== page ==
8 8-15 Possession of a prohibited combination of items A person who unlawfully possesses a prohibited combination of items commits a crime (s 10B(1)), even if the items are separate or at different places (s 10B(2)). Schedule 8C of the Drugs Misuse Regulation defines prohibited combinations of items, listing three combinations of chemicals. Pseudoephedrine or its salts is the common chemical that must be present in any of the three combinations for the charge to be made out. This offence typically accompanies a producing dangerous drugs charge (s 8), where several chemical substances are located with other items, with three of the chemicals making up one of the combinations. This charge cannot be dealt with summarily and the maximum penalty is 25 years imprisonment. D. Possession of things for use in connection with administration/consumption/smoking dangerous drugs 8-16 Possession of things for use in connection with administration/consumption/ smoking dangerous drugs (2) A person who unlawfully has in his or her possession anything (not being a hypodermic syringe or needle) (a) for use in connection with the administration, consumption or smoking of a dangerous drug; or (b) that the person has used in connection with such a purpose; commits an offence and is liable for two years imprisonment (s 10(2)) Elements of offence Under this section, the following must be shown: there was possession of a thing (see of this chapter regarding possession). However, note that s 129(1)(c) (referred to in 8-8) applies only to dangerous drugs and not things, and, therefore, does not apply to charges under this section the possession was unlawful (defined in s 4(1) as without authorisation, justification or excuse by law ) the thing was in possession for use (i.e. intended use) or had actually been used in connection with one of the purposes set out in s 10(2)(a) (see 8-16) Offences involving possession of hypodermic syringes Under s 10(3), [a] person (other than a medical practitioner, pharmacist or person or member of a class of persons authorised to do so by the Minister [for Health on recommendation of the Director-General of Health and Medical Services]) who supplies a hypodermic syringe or needle to another, whether or not such other person is in Queensland, for use in connection with the administration of a dangerous drug commits an offence. Under s 10(4), [a] person who has in his or her possession a thing being a hypodermic syringe or needle who fails to use all reasonable care and take all reasonable precautions in respect of such thing so as to avoid danger to the life, safety or health of another commits an offence. The maximum penalty is two years imprisonment. Under 10(4A), [a] person who has in his or her possession a hypodermic syringe or needle that has been used in connection with the administration of a dangerous drug who fails to dispose of such hypodermic syringe or needle in accordance with the procedures prescribed by regulation commits an offence. The maximum penalty is two years imprisonment. These offences with respect to hypodermic syringes may be dealt with summarily. Chapter 8 Drug offences 82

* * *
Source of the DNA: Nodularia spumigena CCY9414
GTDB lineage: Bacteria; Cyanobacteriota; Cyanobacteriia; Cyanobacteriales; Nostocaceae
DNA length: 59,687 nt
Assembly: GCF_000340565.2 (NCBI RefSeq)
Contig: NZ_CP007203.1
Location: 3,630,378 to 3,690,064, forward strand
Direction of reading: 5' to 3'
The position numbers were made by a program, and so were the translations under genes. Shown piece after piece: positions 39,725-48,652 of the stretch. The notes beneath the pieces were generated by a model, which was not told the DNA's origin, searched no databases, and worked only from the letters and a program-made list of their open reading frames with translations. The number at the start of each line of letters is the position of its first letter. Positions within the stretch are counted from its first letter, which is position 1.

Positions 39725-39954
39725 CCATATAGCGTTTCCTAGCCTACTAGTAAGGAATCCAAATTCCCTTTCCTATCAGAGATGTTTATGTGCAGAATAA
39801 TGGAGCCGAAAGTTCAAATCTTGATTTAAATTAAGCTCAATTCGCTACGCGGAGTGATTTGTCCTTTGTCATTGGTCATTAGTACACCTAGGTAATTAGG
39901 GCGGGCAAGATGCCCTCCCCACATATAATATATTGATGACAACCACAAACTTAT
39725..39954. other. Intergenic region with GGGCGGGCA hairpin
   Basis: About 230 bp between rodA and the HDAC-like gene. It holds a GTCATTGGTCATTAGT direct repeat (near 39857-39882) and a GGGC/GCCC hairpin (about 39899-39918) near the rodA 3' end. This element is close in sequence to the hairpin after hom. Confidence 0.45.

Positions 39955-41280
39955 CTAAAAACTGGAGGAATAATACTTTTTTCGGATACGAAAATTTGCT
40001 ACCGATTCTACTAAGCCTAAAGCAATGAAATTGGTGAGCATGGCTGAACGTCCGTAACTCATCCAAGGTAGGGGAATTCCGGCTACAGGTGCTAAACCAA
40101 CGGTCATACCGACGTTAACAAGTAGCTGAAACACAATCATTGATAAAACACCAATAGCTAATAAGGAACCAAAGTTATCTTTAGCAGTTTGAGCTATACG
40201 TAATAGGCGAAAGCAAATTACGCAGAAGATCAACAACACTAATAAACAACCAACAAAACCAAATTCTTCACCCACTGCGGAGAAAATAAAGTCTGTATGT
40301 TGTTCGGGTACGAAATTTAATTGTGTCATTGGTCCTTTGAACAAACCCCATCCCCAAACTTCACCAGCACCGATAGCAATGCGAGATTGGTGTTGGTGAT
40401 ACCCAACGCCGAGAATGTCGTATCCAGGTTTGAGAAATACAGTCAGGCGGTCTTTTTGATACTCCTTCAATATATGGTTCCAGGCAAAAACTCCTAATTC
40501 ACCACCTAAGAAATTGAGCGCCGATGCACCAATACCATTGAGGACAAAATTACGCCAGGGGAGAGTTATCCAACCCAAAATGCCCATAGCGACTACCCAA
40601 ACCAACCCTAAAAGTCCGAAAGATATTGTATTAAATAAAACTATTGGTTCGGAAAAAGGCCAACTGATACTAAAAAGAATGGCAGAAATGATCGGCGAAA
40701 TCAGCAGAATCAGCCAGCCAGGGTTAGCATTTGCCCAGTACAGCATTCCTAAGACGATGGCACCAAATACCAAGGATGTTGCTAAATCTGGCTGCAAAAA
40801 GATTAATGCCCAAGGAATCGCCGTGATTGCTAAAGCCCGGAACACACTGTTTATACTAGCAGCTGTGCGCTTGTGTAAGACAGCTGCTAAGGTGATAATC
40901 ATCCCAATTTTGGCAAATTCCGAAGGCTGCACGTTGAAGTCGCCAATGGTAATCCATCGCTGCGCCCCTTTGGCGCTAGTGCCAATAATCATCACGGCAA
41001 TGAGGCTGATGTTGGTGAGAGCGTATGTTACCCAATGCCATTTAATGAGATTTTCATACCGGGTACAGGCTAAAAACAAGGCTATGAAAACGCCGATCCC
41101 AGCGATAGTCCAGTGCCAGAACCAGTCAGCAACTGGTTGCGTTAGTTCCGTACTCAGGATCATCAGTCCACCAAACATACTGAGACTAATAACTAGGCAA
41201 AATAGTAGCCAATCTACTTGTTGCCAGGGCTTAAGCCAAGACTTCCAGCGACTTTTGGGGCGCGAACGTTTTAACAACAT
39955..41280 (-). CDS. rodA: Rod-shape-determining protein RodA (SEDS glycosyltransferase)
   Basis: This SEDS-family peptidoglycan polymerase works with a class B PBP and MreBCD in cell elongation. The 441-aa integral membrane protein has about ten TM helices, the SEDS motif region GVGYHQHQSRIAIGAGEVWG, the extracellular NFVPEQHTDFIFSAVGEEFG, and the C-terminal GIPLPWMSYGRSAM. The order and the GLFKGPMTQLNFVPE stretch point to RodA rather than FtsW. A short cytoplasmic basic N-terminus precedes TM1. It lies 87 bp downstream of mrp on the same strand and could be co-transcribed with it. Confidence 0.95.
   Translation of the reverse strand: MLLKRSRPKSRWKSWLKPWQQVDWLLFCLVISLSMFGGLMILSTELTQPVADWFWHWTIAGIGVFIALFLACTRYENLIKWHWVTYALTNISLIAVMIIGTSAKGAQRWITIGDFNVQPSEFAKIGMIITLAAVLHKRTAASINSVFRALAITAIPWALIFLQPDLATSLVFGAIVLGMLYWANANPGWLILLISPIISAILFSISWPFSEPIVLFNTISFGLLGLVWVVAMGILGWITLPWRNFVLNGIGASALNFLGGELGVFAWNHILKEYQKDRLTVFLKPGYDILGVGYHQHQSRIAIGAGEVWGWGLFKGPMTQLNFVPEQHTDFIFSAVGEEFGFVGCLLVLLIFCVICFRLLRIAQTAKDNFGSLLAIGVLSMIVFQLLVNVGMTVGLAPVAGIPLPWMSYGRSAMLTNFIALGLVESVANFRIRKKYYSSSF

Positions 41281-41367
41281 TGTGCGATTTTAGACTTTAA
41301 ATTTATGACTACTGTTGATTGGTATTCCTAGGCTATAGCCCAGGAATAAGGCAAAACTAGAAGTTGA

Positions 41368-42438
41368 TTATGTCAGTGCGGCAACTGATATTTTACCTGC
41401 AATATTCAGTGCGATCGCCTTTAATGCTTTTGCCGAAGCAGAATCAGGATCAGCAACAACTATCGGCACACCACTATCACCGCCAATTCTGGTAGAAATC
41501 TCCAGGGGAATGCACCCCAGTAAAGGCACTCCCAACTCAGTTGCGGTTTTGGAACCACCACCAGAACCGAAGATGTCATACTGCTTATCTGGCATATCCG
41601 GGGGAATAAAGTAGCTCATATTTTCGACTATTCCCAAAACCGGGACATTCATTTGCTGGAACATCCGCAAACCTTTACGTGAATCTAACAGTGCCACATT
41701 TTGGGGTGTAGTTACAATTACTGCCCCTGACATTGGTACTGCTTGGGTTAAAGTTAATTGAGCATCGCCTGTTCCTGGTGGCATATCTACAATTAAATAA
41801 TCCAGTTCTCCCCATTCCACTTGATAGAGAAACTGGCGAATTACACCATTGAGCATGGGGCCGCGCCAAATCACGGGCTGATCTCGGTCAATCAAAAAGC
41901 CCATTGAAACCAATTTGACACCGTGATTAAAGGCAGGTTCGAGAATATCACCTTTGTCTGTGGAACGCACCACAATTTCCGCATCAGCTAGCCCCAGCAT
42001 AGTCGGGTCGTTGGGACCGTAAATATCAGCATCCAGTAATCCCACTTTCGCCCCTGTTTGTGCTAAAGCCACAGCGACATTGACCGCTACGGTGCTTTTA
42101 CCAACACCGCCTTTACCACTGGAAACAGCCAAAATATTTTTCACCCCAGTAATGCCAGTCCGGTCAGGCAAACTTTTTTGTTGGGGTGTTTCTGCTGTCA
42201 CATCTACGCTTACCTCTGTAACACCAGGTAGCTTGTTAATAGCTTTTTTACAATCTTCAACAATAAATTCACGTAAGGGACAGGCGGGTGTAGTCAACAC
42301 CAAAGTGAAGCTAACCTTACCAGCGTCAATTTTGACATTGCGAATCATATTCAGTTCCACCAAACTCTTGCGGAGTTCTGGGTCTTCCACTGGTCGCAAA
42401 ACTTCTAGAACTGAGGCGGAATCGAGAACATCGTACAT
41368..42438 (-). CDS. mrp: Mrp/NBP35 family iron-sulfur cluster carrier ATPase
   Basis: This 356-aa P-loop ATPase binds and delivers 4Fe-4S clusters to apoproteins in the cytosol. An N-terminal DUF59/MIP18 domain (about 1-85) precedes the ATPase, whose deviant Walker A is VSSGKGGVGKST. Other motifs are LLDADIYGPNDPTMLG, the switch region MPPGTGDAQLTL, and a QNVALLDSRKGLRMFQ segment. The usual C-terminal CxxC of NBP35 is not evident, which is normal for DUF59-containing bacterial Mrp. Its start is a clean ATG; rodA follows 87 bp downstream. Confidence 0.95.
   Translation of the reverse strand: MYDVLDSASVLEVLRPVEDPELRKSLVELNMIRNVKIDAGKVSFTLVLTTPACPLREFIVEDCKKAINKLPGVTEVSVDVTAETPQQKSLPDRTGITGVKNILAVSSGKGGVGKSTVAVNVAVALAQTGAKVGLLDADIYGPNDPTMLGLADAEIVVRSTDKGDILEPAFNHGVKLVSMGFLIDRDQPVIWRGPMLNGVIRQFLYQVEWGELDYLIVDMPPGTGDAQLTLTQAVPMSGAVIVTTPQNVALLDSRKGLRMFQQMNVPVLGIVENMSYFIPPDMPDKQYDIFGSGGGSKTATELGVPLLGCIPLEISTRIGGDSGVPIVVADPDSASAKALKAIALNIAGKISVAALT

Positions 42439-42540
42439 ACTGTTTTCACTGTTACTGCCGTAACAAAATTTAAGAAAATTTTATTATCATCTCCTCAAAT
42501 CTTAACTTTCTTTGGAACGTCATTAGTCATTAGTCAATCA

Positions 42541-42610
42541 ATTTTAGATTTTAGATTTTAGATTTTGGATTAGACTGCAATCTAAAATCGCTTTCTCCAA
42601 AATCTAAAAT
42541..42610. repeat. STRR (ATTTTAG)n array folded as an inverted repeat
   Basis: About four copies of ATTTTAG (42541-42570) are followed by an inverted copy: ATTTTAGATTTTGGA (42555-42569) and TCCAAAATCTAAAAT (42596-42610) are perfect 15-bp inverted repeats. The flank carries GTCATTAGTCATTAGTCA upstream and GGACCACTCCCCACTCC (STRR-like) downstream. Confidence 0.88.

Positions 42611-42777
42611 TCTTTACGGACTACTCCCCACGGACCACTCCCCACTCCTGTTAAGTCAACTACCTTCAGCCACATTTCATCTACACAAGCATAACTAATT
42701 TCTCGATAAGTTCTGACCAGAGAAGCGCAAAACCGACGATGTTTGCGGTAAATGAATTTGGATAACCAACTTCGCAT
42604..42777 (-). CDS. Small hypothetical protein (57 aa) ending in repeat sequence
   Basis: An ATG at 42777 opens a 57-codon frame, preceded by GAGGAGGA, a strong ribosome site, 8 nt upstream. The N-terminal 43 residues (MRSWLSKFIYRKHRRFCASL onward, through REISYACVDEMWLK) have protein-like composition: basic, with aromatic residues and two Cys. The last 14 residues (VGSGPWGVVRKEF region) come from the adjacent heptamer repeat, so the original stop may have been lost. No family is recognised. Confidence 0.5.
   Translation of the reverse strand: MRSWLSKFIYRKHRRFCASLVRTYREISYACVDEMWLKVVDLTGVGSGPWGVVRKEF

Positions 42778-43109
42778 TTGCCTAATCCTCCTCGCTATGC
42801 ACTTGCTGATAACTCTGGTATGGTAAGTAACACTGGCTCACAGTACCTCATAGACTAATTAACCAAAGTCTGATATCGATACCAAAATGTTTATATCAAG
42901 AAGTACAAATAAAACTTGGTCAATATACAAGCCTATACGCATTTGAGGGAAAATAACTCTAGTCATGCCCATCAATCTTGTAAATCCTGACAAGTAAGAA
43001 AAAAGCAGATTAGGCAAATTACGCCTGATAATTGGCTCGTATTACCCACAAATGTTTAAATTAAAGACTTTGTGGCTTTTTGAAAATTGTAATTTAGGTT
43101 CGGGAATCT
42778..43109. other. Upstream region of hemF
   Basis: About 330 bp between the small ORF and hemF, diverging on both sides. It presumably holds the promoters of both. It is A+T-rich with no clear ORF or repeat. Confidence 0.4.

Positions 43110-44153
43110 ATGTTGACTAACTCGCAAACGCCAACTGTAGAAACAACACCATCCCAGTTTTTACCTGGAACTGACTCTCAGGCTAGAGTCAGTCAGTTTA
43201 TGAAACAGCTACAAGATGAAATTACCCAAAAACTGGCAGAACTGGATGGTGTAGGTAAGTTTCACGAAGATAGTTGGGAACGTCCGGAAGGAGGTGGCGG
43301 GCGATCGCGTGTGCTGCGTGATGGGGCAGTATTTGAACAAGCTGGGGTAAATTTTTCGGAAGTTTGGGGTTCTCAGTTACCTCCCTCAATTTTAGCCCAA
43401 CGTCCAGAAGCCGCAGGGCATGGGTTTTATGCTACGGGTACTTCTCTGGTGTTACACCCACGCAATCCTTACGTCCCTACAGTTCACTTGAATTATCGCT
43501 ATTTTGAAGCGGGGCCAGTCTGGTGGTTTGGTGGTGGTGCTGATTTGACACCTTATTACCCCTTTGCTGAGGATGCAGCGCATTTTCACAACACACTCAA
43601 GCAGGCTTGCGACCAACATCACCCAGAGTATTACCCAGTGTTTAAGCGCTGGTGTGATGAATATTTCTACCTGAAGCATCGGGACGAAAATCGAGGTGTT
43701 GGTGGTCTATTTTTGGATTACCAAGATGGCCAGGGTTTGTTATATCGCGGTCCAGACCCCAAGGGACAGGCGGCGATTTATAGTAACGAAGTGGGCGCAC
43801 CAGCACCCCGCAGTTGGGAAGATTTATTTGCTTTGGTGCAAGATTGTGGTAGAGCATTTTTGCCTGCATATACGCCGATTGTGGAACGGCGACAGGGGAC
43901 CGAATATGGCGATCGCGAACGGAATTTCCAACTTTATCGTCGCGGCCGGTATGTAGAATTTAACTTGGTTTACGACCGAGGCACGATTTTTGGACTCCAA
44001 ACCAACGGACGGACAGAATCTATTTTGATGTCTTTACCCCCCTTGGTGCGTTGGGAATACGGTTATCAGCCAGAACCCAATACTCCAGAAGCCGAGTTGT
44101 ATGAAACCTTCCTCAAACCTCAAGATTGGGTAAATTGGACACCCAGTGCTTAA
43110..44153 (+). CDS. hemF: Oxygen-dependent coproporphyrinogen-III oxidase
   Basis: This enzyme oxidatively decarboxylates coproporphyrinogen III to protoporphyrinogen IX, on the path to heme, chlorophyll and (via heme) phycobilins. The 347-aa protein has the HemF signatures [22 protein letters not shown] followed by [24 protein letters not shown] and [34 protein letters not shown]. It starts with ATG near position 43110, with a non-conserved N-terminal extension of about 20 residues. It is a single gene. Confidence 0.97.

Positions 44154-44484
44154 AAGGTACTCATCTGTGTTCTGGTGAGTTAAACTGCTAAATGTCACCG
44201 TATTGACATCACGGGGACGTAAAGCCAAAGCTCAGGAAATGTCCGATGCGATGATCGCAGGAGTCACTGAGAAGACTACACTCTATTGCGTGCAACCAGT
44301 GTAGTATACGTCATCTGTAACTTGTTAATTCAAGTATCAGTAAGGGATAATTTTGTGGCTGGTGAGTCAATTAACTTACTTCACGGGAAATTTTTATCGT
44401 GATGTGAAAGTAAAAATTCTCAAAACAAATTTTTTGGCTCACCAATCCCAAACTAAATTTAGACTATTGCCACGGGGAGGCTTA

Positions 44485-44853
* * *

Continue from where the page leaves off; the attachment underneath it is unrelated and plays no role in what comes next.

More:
9 8-19 Possessing suspected property Section 10A(1) of the Drugs Misuse Act states that [a] person who has in his or her possession any property (other than a dangerous drug, hypodermic syringe or needle) reasonably suspected of (a) having been acquired for the purpose of committing an offence defined in this part; or (b) having been used in connection with the commission of such an offence; or (c) having been furnished or intended to be furnished for the purpose of committing such an offence; or (d) being the proceeds of such an offence; or (e) having been acquired with the proceeds of such an offence; or (f) being property into which the proceeds of such an offence have, in some other manner, been converted; who does not give an account satisfactory to the court of how the person lawfully came by or had such property in the person s possession commits an offence against this Act. Maximum penalty 2 years imprisonment Reasonable suspicion Reasonable suspicion is the suspicion of a reasonable person but something short of proof (Gough v Braden [1993] 1 Qd R 100). The onus is first on the Crown to establish reasonable suspicion beyond reasonable doubt; however, the onus then shifts to the defendant to satisfactorily explain how they lawfully obtained this property. The suspicion must be reasonably held when the defendant is found in possession of the property and not at some later time (Christie v Strohfeldt (Unreported, Queensland District Court, CM No 5 of 2001, Britton J, 5 October 2000)). E. Producing dangerous drugs 8-21 Producing dangerous drugs A person who unlawfully produces a dangerous drug is guilty of a crime (s 8) Publishing or possessing instructions for producing dangerous drugs Publishing or possessing instructions for producing dangerous drugs is a crime under s 8A. The maximum penalty is 25 years imprisonment if the dangerous drug is specified in Schedule 1 of the Drugs Misuse Regulation and 20 year imprisonment if the dangerous drug is specified in Schedule 2. Under this section, document includes anything designed to enable electronic access specifically to the instructions (e.g. a document containing a computer password specifically designed to give access through a computer ). Also under this section, publish includes publish to any person and supply, exhibit and display to any person, whether the publication is made orally or in written, electronic or another form General comment Section 8 targets all the acts involved in producing a dangerous drug, which, in the framework of this Act, includes cultivating cannabis among other things. Chapter 8 Drug offences 83